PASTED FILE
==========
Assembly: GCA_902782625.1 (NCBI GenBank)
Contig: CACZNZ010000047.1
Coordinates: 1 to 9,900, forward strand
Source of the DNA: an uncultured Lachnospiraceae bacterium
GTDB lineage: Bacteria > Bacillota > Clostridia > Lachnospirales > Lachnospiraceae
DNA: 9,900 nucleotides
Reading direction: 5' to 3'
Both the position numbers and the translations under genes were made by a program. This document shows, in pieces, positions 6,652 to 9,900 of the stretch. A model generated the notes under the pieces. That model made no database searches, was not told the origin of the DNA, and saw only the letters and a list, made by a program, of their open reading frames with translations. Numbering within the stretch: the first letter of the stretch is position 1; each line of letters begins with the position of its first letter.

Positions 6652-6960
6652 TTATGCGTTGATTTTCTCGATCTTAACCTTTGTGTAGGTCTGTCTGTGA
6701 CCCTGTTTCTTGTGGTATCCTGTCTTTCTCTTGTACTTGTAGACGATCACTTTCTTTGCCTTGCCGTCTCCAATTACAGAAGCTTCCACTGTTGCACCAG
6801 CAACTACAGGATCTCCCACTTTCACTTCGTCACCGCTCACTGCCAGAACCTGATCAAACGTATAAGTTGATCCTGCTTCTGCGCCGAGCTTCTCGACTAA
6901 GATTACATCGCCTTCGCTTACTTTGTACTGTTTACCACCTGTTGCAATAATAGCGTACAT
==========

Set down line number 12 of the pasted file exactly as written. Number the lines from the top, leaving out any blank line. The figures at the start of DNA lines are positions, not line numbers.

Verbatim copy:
6801 CAACTACAGGATCTCCCACTTTCACTTCGTCACCGCTCACTGCCAGAACCTGATCAAACGTATAAGTTGATCCTGCTTCTGCGCCGAGCTTCTCGACTAA